A more interesting question might be whether my books would appeal to readers in other countries. Predictably, I think they would, but I'm biased. The editors in those countries are, of course, the ones who get to make those choices. I have to assume they are inundated with options, what with not only local writers trying to sell to them but also writers from other countries, such as myself, hoping to earn their interest.

I have no clue if or when this situation will change for me, but if it does, I'll let you know here.

Holden: 1; Mark: 0

Anyone who believes dogs don't think and plan has never owned one.

As usual when there is food on the kitchen counters, while we were eating dinner tonight, we put Holden, our dog, into his crate. We do this because he is not trustworthy when there is food, particularly bread, within his reach--a reach that extends to anywhere on the kitchen island. When I say Holden is not trustworthy, I am not exaggerating; this dog ate an entire large loaf of challah bread in under two minutes and half a pizza in less time than that.

When we finished eating and were cleaning up, I let him out and took him outside to do business. (Yes, that kind of business.) Now, Holden knows that I will demand he go out, but he also loves the dishwasher loading process, because during it he licks plates until the dishwasher is full. (I'm not a fan of this special privilege, but it's been a treat of his since he was young, so now, like so many strange practices in our household, it is an unbreakable tradition.)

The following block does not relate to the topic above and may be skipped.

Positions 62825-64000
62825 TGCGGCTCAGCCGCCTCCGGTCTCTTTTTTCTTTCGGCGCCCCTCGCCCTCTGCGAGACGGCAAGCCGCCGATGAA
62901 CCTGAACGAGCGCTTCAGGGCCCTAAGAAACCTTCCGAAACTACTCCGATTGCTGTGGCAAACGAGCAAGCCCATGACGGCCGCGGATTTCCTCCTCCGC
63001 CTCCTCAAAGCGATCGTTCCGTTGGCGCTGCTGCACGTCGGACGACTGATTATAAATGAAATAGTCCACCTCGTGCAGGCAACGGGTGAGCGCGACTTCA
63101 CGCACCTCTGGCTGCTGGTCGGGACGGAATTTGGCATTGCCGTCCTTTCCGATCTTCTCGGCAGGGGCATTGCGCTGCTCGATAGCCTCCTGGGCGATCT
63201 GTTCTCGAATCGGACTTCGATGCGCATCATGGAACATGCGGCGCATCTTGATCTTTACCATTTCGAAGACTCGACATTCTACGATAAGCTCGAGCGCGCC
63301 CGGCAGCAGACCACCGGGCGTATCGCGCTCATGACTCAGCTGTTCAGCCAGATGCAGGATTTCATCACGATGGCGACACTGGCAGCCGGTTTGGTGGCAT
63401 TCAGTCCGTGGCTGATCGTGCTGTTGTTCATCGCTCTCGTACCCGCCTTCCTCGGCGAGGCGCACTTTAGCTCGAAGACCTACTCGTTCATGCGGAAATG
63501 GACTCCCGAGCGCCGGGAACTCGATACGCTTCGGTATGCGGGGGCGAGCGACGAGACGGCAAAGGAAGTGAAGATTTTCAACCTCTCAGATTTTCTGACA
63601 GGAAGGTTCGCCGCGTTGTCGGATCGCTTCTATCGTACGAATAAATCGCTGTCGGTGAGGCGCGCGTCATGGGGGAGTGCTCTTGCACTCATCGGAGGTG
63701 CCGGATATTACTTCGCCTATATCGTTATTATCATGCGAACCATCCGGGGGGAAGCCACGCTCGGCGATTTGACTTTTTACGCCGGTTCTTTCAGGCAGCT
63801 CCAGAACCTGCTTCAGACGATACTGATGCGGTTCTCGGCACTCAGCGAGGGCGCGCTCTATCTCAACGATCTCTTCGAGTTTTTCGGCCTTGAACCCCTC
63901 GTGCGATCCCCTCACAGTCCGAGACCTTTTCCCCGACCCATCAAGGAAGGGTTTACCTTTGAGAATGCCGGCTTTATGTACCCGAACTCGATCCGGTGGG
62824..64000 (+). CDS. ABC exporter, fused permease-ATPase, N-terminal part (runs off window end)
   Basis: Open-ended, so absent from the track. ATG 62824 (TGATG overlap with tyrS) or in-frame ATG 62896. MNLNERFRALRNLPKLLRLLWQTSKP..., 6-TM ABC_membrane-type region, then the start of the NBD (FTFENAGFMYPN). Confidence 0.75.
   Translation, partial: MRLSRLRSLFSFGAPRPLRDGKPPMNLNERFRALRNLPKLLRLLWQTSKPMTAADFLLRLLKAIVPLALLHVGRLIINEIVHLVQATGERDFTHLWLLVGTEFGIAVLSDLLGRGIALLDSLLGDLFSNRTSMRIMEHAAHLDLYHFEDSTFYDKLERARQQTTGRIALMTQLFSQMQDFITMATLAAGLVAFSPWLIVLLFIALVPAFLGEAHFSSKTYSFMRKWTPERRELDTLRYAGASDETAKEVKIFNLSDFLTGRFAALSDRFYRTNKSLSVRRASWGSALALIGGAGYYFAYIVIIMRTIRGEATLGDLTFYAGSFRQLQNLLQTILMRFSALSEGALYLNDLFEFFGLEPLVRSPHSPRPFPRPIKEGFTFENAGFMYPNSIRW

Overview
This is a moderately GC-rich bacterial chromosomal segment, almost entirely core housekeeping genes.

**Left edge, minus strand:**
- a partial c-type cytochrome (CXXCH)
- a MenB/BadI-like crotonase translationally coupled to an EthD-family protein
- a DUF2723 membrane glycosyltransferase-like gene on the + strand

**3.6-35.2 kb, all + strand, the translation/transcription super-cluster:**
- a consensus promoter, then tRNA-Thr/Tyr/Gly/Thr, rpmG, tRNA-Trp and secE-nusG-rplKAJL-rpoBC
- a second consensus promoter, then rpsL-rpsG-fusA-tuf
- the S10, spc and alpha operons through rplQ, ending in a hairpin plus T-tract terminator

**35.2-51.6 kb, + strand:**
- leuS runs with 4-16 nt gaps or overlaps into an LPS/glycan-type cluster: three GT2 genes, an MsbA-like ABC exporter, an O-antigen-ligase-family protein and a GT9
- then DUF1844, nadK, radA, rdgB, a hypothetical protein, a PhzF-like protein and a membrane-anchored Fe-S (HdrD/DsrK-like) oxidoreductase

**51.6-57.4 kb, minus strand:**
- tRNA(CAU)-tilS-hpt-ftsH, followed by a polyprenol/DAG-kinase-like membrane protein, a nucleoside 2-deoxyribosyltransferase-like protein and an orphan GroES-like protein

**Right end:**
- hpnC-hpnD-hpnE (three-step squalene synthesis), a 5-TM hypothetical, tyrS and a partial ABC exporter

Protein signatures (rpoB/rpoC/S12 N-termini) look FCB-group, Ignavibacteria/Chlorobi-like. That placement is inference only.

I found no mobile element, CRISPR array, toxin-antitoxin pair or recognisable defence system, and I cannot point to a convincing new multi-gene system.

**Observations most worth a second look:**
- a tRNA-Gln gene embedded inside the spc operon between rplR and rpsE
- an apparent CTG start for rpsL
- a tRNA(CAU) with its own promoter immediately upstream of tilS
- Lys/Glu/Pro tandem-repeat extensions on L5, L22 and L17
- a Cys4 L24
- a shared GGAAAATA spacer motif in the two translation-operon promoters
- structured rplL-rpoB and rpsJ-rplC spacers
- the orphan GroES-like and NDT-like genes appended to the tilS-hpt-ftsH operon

So, he ran to the door, ran outside, squeezed out two drops, and ran back to the door, the picture of an obedient hound.

Fifteen minutes and some plate licking later, he was standing in front of me, tail wagging, big brown eyes beseeching me, desperate to go out. I didn't believe him at first, but he was persistent, so I got up and took him outside again.

This time, he really took care of business.

He completely worked me the first time.

Score one for Holden.

Sunday, April 26, 2009


If you haven't seen this Showtime original series, the second season of which we've been watching lately, you should definitely check it out. Mind you, the protagonist is a serial killer, which might put off some folks, but he's as good a serial killer as one could be: he kills only bad people.

What's amazing about this series is the way it lets you into an alien mindset. Michael C. Hall does an amazing job with the title character, with every word and movement contributing to his performance. The supporting cast is also uniformly excellent.

One way the show makes its subject matter bearable is by being quite funny, both at times on a line-by-line basis and in the situations that arise as Dexter tries to live among humans--while feeling he is not one of them.

You will see a lot of blood, many acts of violence, and some grotesque mutilations, but, hey, it's about a serial killer. As long as you can take those things, I recommend the show.

I also recommend the Jeff Lindsay novels that inspired the series, though the third (and to date most recent) of them is the weakest. The show and the books are not the same, but they share the same spirit and many of the same virtues, and that's about as much as any author could reasonably ask for.